Neither parent smokes
188
1168

For the chi-square test of independence, this table has X2 = 27.7, G2 = 29.1, p-value ≈ 0, and theta hat = 1.58. Therefore, we estimate that a student is 58% more likely, on the odds scale, to smoke if he or she has at least one smoking parent than none.

But what if:

  • we want to model the "risk" of student smoking as a function of parents' smoking behavior.
  • we want to describe the differences between student smokers and nonsmokers as a function of parents smoking behavior via descriptive discriminate analyses.
  • we want to predict probabilities that individuals fall into two categories of the binary response as a function of some explanatory variables, e.g. what is the probability that a student is a smoker given that neither of his/her parents smokes.
  • we want to predict that a student is a smoker given that neither of his/her parents smokes, i.e. probabilities that individuals fall into two categories of the binary response as a function of some explanatory variables, we want to classify new students into "smoking" or "nonsmoking" group depending on parents smoking behavior.
  • we want to develop a social network model, adjust for "bias", analyze choice data, etc...

These are just some of the possibilities of logistic regression, which cannot be handled within a framework of goodness-of-fit only.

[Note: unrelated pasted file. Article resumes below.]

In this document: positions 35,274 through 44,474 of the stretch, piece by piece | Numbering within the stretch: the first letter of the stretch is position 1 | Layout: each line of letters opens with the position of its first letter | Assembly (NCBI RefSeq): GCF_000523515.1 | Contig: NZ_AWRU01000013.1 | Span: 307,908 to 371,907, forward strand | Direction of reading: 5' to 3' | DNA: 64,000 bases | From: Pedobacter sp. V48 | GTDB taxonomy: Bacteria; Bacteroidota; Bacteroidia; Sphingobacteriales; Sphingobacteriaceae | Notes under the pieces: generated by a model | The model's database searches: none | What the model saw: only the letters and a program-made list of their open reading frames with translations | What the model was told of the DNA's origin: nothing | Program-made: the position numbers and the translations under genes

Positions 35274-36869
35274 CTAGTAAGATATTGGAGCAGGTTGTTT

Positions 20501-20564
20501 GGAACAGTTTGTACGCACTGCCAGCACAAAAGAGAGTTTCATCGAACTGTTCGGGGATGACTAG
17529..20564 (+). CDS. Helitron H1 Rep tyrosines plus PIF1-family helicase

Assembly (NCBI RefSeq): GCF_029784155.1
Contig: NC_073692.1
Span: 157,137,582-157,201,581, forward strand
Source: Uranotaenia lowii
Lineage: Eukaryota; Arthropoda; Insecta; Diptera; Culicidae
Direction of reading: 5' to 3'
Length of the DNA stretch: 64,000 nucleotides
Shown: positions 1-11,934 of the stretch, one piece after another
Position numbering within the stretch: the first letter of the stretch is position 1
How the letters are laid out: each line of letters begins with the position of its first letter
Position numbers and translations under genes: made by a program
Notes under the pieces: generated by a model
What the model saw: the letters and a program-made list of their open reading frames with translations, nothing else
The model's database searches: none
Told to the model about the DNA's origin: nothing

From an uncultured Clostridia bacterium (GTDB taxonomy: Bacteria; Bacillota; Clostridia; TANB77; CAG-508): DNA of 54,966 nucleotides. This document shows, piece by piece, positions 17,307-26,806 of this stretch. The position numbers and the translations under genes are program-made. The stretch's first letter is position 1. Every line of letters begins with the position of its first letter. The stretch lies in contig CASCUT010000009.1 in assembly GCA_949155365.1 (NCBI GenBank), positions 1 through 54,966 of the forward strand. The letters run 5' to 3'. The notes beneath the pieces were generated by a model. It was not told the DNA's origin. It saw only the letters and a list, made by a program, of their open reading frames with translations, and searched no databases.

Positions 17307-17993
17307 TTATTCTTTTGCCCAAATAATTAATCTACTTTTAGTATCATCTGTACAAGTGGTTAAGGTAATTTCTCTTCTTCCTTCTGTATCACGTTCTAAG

Consider the simplest case:

  • Yi binary response, and Xi binary explanatory variable
  • link to 2 × 2 tables and chi-square test of independence

Arrange the data in our running example like this,

 
yi
ni
1–2 parents smoke
816
4019
Neither parent smokes
188
1356

where yi is the number of children who smoke, ni is the number of children for a given level of parents' smoking behaviour, and πi = P(yi = 1|xi) is the probability of a randomly chosen student i smoking given parents' smoking status.  Here i takes values 1 and 2. Thus, we claim that all students who have at least one parent smoking will have the same probability of "success", and all student who have neither parent smoking will have the same probability of "success", though for the two groups success probabilities will be different. Then the response variable Y has a binomial distribution:

\(y_i \sim Bin(n_i,\pi_i)\)

Explanatory variable X is a dummy variable such that

Xi = 0 if neither parent smokes,
Xi = 1 if at least one parent smokes.

Understanding the use of dummy variables is important in logistic regression.

Think about the following question, then click on the icon to the left display an answer.

Can you explain to someone what is meant by a "dummy variable"?

Then the logistic regression model can be expressed as:

\(\text{logit}(\pi_i)=\text{log}\dfrac{\pi_i}{1-\pi_i}=\beta_0+\beta_1 X_i\) (1) or 

\(\pi_i=\dfrac{\text{exp}(\beta_0+\beta_1 x_i)}{1+\text{exp}(\beta_0+\beta_1 x_i)}\)  (2)

and it says that log-odds of a randomly chosen student smoking is β0 for "smoking parents" = neither, and β0 + β1 for "smoking parents" = at least one parent is smoking.